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Verschoor, Jakob

(259 words)

Author(s): Schneider, Hans
[German Version] (1648, Vlissingen – 1700, Middelburg), Dutch Reformed separatist. Already during his study of theology at Leiden, F. Spanheim the Younger was suspicious of his student’s views. In 1673, without passing his examinations, he began to organize “exercises” (conventicles) in Vlissingen, which he later continued in other towns. Since his views aroused distrust and he was even suspected of being an adherent of B. Spinoza, his attempts to find a church appointment were unsuccessful. Versc…

Beissel, Georg Conrad

(158 words)

Author(s): Schneider, Hans
[German Version] (not: Johann; Mar 1, 1691, Eberbach/Neckar – Jul 6, 1768, Ephrata, PA), a radical pietist (Pietism). In the Palatinate as well as in the counties of Ysenburg and Wittgenstein, the itinerant baker came into contact with Pietistic groups, especially inspiration communities and Anabaptists (Church of the Brethren), and …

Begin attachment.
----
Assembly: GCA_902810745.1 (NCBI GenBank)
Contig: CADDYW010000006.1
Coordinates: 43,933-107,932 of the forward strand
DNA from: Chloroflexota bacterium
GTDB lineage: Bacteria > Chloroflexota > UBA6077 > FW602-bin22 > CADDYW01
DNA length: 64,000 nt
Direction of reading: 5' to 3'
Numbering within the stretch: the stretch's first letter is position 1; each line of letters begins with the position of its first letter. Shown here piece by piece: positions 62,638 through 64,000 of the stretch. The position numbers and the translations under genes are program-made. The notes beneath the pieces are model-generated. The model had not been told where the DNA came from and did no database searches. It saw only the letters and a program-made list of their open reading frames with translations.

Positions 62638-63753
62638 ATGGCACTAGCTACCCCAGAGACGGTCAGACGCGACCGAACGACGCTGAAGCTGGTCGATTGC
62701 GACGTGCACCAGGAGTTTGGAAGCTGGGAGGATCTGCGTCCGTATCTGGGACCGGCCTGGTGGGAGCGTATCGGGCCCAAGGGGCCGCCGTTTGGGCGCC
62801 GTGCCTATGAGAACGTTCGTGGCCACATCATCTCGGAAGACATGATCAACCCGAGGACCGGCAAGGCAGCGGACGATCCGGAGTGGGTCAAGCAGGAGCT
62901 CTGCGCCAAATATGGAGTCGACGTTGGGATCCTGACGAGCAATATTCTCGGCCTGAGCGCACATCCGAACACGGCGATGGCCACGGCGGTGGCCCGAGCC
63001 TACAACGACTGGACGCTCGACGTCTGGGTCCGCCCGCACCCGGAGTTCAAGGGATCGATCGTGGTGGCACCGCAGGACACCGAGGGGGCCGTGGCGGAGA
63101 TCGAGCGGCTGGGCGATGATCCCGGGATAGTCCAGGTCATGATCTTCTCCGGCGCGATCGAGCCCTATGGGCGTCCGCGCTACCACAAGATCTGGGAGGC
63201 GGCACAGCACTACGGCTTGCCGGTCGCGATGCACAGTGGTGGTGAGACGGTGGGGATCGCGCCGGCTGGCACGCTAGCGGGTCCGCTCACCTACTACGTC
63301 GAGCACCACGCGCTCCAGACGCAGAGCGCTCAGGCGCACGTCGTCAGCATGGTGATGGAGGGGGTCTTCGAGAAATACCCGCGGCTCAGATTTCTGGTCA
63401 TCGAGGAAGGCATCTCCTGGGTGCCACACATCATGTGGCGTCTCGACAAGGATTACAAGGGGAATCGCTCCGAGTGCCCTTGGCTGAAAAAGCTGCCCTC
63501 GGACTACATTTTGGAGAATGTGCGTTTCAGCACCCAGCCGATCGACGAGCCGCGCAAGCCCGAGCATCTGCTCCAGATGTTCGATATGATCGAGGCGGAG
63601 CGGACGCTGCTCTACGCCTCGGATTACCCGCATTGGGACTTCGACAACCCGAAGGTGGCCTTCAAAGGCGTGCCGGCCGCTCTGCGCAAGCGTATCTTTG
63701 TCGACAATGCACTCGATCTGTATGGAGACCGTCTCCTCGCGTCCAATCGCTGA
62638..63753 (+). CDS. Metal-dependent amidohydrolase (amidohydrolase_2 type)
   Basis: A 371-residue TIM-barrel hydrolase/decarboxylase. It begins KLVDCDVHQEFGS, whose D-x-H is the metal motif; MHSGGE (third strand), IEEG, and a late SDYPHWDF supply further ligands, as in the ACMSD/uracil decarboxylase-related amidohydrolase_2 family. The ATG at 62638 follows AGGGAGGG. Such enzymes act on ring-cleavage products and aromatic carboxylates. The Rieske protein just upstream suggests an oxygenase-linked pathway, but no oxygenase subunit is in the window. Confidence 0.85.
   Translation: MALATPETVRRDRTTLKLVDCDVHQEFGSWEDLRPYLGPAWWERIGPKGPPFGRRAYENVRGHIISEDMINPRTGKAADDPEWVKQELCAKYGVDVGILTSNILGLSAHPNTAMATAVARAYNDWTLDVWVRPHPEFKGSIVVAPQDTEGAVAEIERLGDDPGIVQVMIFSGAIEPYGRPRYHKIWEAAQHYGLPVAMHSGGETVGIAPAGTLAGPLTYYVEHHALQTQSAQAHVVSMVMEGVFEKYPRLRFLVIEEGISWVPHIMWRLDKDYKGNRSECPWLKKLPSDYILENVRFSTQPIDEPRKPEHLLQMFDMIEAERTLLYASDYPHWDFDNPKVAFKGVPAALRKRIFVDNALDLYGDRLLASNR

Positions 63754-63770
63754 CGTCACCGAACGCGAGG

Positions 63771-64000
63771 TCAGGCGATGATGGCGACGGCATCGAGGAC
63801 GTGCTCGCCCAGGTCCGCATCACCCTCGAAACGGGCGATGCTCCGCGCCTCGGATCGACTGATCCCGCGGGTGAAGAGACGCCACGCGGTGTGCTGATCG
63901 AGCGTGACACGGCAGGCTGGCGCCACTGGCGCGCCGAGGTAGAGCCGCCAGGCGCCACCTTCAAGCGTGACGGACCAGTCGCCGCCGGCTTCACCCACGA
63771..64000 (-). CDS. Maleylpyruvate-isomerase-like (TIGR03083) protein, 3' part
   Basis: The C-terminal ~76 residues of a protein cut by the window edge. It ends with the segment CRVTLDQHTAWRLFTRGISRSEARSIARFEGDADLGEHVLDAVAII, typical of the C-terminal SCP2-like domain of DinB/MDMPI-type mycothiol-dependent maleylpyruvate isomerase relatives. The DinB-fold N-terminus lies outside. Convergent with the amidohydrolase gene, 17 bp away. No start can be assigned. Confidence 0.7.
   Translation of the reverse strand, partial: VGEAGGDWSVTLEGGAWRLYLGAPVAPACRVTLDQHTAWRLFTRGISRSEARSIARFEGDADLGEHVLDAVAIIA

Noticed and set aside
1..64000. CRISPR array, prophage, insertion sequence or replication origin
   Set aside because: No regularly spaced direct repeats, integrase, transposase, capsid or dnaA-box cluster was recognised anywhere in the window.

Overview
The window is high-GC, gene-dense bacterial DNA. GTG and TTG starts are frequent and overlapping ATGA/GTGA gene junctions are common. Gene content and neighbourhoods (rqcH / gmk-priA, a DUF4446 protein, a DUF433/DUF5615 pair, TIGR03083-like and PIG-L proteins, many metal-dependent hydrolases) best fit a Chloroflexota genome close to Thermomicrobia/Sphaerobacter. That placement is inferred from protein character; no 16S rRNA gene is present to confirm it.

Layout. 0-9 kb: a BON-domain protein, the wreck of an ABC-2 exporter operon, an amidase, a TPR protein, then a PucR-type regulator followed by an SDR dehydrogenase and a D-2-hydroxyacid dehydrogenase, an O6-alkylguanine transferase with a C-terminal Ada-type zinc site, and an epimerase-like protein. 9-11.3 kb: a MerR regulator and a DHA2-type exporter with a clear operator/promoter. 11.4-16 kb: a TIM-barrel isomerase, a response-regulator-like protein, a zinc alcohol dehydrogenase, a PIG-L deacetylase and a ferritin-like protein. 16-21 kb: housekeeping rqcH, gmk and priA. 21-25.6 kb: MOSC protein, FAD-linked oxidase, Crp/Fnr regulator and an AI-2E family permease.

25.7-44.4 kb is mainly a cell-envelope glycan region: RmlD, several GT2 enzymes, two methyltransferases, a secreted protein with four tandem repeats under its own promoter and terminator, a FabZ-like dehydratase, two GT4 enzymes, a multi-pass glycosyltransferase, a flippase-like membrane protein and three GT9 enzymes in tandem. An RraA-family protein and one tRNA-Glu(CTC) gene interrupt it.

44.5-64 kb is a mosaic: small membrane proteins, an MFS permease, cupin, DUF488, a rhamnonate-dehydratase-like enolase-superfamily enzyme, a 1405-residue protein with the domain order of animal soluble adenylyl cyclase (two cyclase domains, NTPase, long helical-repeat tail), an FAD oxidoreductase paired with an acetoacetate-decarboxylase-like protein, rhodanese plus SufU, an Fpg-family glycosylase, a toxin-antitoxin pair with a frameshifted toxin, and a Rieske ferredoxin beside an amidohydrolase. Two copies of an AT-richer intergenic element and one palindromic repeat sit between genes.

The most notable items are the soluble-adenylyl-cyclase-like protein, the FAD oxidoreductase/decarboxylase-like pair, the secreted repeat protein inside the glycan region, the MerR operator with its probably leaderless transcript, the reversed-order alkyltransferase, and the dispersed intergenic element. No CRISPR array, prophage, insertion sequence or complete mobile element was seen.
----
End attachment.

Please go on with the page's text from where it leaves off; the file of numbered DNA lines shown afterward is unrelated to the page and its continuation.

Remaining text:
Ronsdorf Sect

(140 words)

Author(s): Schneider, Hans
[German Version] The Ronsdorf Sect grew out of a Philadelphian society (Philadelphians) in Elberfeld. Its central figures were the merchant Elias Eller (1690–1750) and the baker’s daughter Anna v. Buchel (1702–1743; from 1733 Eller’s wife), who as “Mother of Zion” received ecstatic revelations (Inspirationist communities) regarding the imminent millennial kingdom (Millenarianism). Their son Benjamin (1734–1735) was to be the messiah. Even pastors, for example F.D.E. Schleiermacher’s grandfather Da…

Poiret, Pierre

(318 words)

Author(s): Schneider, Hans
[German Version] (Apr 15, 1646, Metz – May 21, 1719, Rijnsburg, near Leiden), French mystic. After attending school, Poiret became a tutor in French at the court of the counts of Hanau-Lichtenberg in Bouxwiller, Alsace. From 1664 he studied theology at Basel, Hanau, and Heidelberg. After ordination in 1669, he served as an assistant minister in French Reformed churches of the Palatinate (Otterberg, Frankenthal, Mannheim). From 1672 to 1676 he was pastor in Annweiler. During these years he had his …

Daut, Johann Maximilian

(158 words)

Author(s): Schneider, Hans
[German Version] (died after 1736), radical Pietist. A cobbler's apprentice, he was expelled from his home city, Frankfurt am Main, in 1709, because of his polemics against the church and authority, led an irregular life as a wandering prophet (Wittgenstein region, Leiden and Altona). In view of the impending judgment of God, he called “false and unrepentant C…

Dippel, Johann Konrad

(373 words)

Author(s): Schneider, Hans